Many company handbooks state that work may not be taken home and performed or overtime authorized absent written permission from management and they use these rules to decline payment of overtime where no written authorization was obtained. However, these policies may be trumped where the employer knows -- or had reason to know -- that work from home or overtime work was being performed -- and took no steps to stop it. This may especially be the case where the employer imposes unreasonable deadlines on employees.
Many employers require their employees to carry a smart phone or other device so they can be accessible at all times and check and respond to emails outside of the office. Anyone who looks at their cell phone and checks emails on weekends or after hours is performing work for their employer and should be compensated for that time.
Many companies automatically deduct one hour of time each day for lunch and don't ask if you have taken the full hour or if you were asked to do work during your lunch or eat your lunch at your desk and do work requested by your boss.
Many employers believe that they can avoid paying overtime by labeling employees as "managers" or another important sounding title and then pay what they believe to be a higher than market rate annual salary. This is incorrect. It makes no difference what title is given to an employee or whether their annual salary is above or below market. The federal and state laws that govern when an employee is exempt from receipt of overtime focus primarily on the type of work and job duties the employee performs. They look to see if the employee is supervised, exercised judgment and discretion on matters of importance.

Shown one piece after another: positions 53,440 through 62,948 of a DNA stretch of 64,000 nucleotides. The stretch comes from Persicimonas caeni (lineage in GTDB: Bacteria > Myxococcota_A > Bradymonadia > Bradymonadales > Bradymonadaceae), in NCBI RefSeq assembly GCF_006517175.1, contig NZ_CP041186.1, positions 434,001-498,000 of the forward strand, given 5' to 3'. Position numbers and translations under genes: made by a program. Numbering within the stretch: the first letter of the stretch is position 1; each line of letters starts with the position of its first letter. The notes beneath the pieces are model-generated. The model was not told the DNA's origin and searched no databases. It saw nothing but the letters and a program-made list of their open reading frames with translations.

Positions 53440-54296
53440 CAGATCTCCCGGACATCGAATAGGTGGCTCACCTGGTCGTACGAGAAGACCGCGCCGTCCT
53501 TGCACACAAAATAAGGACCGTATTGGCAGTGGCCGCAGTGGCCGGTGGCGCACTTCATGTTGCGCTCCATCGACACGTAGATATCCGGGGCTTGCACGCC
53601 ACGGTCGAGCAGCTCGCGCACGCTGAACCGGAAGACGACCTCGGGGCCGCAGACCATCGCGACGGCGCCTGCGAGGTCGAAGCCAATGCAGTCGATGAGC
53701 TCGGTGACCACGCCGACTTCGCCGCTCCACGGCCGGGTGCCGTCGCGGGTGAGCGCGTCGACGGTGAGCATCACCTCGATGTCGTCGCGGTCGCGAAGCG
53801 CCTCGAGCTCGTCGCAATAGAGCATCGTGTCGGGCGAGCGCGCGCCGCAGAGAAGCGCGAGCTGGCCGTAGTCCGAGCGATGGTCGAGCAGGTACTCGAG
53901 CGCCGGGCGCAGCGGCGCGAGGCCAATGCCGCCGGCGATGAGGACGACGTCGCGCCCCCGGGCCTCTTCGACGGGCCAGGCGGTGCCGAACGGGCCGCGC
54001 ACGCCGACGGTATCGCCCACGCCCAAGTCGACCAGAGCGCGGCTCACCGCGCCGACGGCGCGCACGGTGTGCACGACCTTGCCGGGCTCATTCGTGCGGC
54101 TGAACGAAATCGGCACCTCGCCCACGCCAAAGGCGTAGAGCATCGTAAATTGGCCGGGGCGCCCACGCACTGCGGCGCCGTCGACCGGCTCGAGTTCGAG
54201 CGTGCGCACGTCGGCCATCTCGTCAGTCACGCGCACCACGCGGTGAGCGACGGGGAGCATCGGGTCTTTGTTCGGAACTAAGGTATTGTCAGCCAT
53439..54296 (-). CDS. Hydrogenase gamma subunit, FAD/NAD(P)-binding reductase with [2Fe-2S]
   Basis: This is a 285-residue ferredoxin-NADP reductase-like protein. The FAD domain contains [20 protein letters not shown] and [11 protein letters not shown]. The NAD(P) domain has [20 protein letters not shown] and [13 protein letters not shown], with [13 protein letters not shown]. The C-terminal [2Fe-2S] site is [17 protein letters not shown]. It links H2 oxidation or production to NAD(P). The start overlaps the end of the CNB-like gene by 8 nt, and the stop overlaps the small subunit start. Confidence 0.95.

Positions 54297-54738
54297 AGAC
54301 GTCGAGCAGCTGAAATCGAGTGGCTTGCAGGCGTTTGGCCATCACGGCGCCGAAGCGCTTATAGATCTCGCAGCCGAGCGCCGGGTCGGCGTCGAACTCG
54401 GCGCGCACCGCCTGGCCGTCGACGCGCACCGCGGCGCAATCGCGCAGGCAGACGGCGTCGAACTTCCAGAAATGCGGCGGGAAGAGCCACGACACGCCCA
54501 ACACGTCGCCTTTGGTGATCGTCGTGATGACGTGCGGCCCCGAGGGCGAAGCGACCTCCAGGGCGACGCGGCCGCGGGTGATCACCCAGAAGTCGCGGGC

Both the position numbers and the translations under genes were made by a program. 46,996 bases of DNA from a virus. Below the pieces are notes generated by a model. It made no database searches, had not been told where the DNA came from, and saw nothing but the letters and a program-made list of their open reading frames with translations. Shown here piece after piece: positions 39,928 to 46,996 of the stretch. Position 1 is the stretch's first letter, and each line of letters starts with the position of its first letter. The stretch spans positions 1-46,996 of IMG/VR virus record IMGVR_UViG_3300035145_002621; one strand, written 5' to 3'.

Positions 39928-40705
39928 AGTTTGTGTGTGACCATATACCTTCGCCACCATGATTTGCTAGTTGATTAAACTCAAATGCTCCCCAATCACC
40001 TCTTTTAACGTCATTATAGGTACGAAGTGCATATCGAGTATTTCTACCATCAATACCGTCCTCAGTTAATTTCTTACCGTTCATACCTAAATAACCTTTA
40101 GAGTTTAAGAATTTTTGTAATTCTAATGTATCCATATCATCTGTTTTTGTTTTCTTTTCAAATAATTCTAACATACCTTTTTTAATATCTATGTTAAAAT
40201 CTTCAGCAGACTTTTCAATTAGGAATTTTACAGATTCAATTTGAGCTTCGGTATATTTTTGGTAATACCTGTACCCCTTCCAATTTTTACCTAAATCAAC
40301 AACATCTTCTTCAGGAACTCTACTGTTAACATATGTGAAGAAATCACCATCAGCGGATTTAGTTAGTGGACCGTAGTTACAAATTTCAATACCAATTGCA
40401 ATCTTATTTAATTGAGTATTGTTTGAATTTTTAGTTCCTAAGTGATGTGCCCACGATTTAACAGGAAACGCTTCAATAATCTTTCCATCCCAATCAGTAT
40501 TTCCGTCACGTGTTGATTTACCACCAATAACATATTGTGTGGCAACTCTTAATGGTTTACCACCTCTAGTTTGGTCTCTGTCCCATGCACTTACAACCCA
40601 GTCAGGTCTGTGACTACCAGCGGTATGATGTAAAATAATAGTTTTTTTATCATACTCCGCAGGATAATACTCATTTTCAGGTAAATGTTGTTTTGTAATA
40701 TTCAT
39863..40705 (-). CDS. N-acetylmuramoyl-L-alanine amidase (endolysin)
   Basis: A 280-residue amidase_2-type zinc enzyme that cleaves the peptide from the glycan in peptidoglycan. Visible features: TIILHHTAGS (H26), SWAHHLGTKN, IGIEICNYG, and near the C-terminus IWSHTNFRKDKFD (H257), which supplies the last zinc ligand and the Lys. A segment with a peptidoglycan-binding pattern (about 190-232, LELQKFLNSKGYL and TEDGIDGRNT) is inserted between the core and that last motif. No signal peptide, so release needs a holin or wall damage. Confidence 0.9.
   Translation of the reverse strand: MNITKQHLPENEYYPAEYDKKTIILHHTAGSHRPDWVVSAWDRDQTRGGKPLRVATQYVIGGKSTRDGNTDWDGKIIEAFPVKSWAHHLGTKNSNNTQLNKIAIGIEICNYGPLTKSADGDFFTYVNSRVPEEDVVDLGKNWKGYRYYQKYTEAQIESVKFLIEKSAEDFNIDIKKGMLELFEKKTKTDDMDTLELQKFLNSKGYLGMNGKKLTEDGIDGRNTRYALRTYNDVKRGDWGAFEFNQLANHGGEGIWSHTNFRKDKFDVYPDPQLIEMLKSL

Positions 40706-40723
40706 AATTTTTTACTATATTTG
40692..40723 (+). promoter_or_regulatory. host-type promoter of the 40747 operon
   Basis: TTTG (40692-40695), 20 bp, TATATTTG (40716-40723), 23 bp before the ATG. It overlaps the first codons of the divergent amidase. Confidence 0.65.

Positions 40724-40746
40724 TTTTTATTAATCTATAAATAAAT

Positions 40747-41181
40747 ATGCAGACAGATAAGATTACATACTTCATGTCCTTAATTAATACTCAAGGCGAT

Employers of hospitality workers who depend on tips to earn their compensation are generally entitled to pay a lower minimum wage to the workers and then offset the lower wage with a tip credit so that the employee's wages exceed the federal minimum wage. However, there are strict rules contained in the federal Fair Labor Standards Act that govern how and when employers may take advantage of this provision, and the Department of Labor has found many restaurants out of compliance.
By now, many employees and employers are at least generally familiar with the laws that protect employees from termination if they take leave from work to care for their own serious medical condition or the serious medical condition of a family member. But what happens if, after taking leave to care for the serious medical condition of a family member, the family member tragically passes away? Can the employee take leave from work to attend the funeral without fear of losing their job? Or, can the employee take leave from work to grieve the death without fear of losing their job? Unfortunately, unless the employer has an express policy stated in its handbook or collective bargaining agreement that provides for such leave, the answer is NO.
On October 3, 2013, Susan Kruger was a presenter at MadWolf Technology's Lunch & Learn session on risks inherent in policies that require employees to bring their own mobile devices to work.
Outback Steakhouse has been hit with a FLSA lawsuit accusing it of requiring employees to attend pre-shift meetings that could last up to 2 hours before they clock-in for their shift. The plaintiffs are current and former employees of the chain who allege that they were required to perform work without compensation before their official shifts began.
Federal workers who have been furloughed are entitled to file for unemployment benefits. Claims should be filed where you worked, not where you live. An SF 50 is generally required to prove a termination; however, agencies are not providing SF 50s for the shutdown so furloughed workers should be sure to bring pay stubs and other evidence that they are out of work. If, as last time, the government later votes to compensate for the back pay then states may seek to recoup the benefits paid.
The U.S. Supreme Court will decide this docket whether employers should be required to provide light duty work to pregnant women.